Until, the last one. The kindest one. They helped her get into a college. She never felt loved there, but at least she wasn’t being touched or hit. She was relatively safe. And they wanted her out of the house as quickly as possible, thus the college route was a viable direction.

So at 18, she escaped to college and never returned.

By this time, her faith in the God she had learned about in Sunday School was shattered. Completely. She was left with no family, no God, and no home.

But being resilient, she pulled herself up by her bootstraps, got a job. A good job. With advancement opportunities that she quickly availed herself of. She married an abusive alcoholic, had some kids, bought a house, divorced, all while continuing the upward corporate ladder climb.

She looked fine, talked fine, but was far from being fine.

By the time her kids reached junior high, she decided they needed some churching, some kind of faith. Even if she had none.

So she took her kids to a church (where we met). It was then, not so much because of the church as her emptiness, that she returned to the Bible.

She remembered her Sunday School teacher telling her, if you don’t know what to read in your Bible, the book of John was always a safe bet. So she opened her Bible to John and started to read.

And there it was. The verse that, she swears to this day, changed her direction.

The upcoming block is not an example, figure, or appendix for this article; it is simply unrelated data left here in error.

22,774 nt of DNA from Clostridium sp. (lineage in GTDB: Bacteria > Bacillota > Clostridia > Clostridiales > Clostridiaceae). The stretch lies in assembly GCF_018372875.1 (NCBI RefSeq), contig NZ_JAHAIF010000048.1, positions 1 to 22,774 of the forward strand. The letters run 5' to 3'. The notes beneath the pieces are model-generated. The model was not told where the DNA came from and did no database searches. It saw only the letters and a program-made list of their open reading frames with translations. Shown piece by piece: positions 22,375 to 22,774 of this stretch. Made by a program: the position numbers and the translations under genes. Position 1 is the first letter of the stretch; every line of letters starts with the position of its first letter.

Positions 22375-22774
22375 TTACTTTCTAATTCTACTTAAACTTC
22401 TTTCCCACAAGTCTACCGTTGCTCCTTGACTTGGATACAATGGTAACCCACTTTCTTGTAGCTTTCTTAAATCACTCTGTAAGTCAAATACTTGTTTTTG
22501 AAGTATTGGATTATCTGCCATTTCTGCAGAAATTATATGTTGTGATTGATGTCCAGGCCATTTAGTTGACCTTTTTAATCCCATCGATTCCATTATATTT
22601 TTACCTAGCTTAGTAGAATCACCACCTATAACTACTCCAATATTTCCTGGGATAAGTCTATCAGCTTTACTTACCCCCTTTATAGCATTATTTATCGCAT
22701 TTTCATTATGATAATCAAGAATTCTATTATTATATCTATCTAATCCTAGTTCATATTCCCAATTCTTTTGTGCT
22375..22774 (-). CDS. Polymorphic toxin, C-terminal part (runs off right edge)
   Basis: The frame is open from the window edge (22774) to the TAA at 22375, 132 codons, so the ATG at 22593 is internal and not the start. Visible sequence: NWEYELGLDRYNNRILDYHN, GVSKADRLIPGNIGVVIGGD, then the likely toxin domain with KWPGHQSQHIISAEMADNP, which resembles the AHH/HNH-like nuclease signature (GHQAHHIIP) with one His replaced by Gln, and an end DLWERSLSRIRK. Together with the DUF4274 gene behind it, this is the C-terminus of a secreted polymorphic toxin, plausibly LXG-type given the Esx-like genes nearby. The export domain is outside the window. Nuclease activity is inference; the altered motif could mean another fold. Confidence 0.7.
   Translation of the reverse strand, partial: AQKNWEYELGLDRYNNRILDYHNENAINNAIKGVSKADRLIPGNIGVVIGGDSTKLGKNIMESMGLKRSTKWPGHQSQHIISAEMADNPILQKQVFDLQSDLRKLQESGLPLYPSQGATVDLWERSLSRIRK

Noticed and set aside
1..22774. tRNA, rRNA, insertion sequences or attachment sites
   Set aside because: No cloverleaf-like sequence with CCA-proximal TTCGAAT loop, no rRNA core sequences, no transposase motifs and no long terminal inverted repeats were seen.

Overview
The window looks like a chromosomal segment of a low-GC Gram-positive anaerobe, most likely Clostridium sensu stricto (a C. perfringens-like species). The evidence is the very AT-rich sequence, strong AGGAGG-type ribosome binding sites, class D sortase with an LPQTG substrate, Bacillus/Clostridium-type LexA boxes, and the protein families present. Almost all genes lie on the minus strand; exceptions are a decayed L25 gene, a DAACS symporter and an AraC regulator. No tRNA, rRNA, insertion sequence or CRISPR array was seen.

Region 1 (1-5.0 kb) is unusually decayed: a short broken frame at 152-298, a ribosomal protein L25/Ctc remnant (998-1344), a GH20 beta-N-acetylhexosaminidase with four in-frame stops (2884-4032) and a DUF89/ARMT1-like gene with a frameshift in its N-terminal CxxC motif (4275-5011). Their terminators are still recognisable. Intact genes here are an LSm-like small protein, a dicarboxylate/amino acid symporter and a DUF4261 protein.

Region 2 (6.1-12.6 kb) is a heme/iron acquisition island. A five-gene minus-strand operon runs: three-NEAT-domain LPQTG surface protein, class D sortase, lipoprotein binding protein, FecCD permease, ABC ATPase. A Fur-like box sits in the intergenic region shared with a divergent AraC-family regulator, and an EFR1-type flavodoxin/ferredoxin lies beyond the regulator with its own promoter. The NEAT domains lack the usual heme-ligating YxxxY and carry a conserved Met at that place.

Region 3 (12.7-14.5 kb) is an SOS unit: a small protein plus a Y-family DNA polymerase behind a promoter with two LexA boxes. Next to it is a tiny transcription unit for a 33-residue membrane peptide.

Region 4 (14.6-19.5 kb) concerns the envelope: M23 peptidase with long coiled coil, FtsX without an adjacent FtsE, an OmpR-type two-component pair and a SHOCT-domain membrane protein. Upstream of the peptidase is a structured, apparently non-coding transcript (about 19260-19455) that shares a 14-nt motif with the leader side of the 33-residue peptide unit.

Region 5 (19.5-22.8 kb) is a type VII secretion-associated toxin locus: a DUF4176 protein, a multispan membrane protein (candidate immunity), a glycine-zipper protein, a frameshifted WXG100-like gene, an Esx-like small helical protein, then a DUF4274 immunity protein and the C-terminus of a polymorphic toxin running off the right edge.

I will not leave you as orphans, I will come to you. John 14.18

She had never considered herself an orphan until that moment. She never thought beyond getting the world to accept her. She never thought about being alone. She only thought about making a life for her kids beyond her bad decisions, beyond her past.

An orphan. Abandoned. Alone.

Carole described the ensuing few weeks of awakening, as days of anguish, of ‘relinquishing the black ooze’ that had permeated her heart and letting God clean it out.

She was removing the mask. She was finally opening up to the truth of who she is, of finding out who God had created her to be. Baggage and all.

I learned, through my deepening relationship with Carole over these last few years, that I should never, ever be fooled by someone who presents themselves as being ‘all put together’, who more than likely wears the mask that leads to the perception of mass acceptance.

Knowing Carole has taught me that we’ve all got some black ooze inside us. But we also ALL have some radiance inside us that can only be revealed if we strip away the layers, take off the masks, and let the world see the wonder that is you.

And one final thought that leaves me breathless.

Carole came to me worried that I would shun her, turn away from knowing the ‘black ooze’ that plaques her past. My heart aches just thinking about it.

When we dare to peek out from behind the masks, when we dare to peel away the layers of protection that keep our truth hidden, we can see the truth about others. Deep down, we all want to be free, to be accepted, to be known.

It’s time to live your truth. It’s time to be really real.

Just do it.

More on Diane

Believe.com is so happy to have Diane writing with us. Diane is a writer and blogger and has authored Losing the Mask: Overcoming the Fear of Failure. She lives with her husband in the suburbs of Philadelphia, Pennsylvania, has two adult children, both married, and one incredibly cute and loveable granddaughter. 



Leave a comment

Your email address will not be published. Required fields are marked *